Around 80 of the city’s 92 polling stations on May 6 will have a marshal outside - just one of a number of measures brought in by the city council following consultation with the relevant health authorities.
However, it appears many people are deciding to go ahead with postal voting this year with the council seeing a 43.6 per cent rise in applications.
A first batch of nearly 24,000 postal voting forms are being sent out on Friday with a second batch being dispatched eight days later once the deadline for postal vote applications expires on Tuesday at 5pm.
But for those who want to vote in person, council chief executive and returning officer Gillian Beasley insisted they will be safe with strict measures being introduced, including a rigorous cleaning process after each person has cast their votes.
She said: “It will be a very rigorous, robust procedure and properly managed. But we are asking people to recognise it will be slower and they may have to queue.
“It will be safe to vote but it will take longer than normal.”
Elections are taking place next month for 23 out of 60 seats on the city council, as well to elect the next mayor and police and crime commissioner for Cambridgeshire and Peterborough.
Mrs Beasley said: “Each polling station has had a Covid-safe risk assessment and each one has an individual set of operating procedures from health and safety and public health. We’ve had to bespoke all polling stations to make sure people can vote safely.
“When you arrive you’ll be met by a Covid marshal who will ask relevant public health questions. They will then guide you through the process of hand sanitising.”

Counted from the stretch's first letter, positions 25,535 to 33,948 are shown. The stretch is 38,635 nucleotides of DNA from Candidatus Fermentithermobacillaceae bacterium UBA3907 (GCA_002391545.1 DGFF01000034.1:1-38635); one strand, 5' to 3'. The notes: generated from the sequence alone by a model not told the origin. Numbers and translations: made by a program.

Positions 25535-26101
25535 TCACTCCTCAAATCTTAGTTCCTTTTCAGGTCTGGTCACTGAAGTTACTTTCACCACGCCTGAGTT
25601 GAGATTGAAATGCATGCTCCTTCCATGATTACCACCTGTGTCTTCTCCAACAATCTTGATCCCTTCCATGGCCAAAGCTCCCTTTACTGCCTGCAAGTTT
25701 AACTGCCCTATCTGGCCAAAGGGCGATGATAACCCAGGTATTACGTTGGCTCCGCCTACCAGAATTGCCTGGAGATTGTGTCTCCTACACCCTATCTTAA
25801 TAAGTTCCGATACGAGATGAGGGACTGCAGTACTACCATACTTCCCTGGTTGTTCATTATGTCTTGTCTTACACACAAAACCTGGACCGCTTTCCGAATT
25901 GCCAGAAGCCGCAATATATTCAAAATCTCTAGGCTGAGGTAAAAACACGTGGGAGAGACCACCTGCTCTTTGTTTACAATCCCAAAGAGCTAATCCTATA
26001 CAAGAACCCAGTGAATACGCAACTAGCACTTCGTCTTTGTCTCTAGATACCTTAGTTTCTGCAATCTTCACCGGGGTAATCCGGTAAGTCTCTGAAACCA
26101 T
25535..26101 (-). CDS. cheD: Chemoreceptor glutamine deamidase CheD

The voter will be separated from the poll clerk by a screen and they will fill out their voting forms at a polling booth before putting them in a ballot box and sanitising their hands on the way out.
Some polling stations will have separate entrances and exits, while for others it will be a case of one-in, one out.
Surfaces will cleaned after each person votes.
Mrs Beasley said: “We are asking the public to be patient. These are all measures we’re required to put in by public health. The stations will be put up the day before and staff have been trained to run these in a safe and effective way.
“Anyone who comes to a polling station by 10pm will be able to vote.”
All staff will be required to take a lateral flow test, she added.
Rachel Edwards, council head of constitutional services, said: “We’re encouraging everyone to bring their own pen or pencil and face covering. We will have pencils and masks available. Our pencils will go into a box and be cleaned after they are used. People exempt from wearing face coverings will be allowed in one at a time.”
The count is being held at the East of England Arena and Events Centre where the number of counters will be 87 compared to the normal 400, while no members of the public will be allowed in.
Counting will begin on Friday morning with results from all 23 wards announced from around midday onwards.
The declaration of results for elected mayor is expected on Saturday at around 1pm and for police and crime commissioner at around 5pm.
Asked about the risk of electoral fraud from the higher numbers of postal votes, Mrs Beasley replied: “The rigour we apply with the police, which is nationally recognised, we are doing this year. We meet every week and all allegations are investigated.”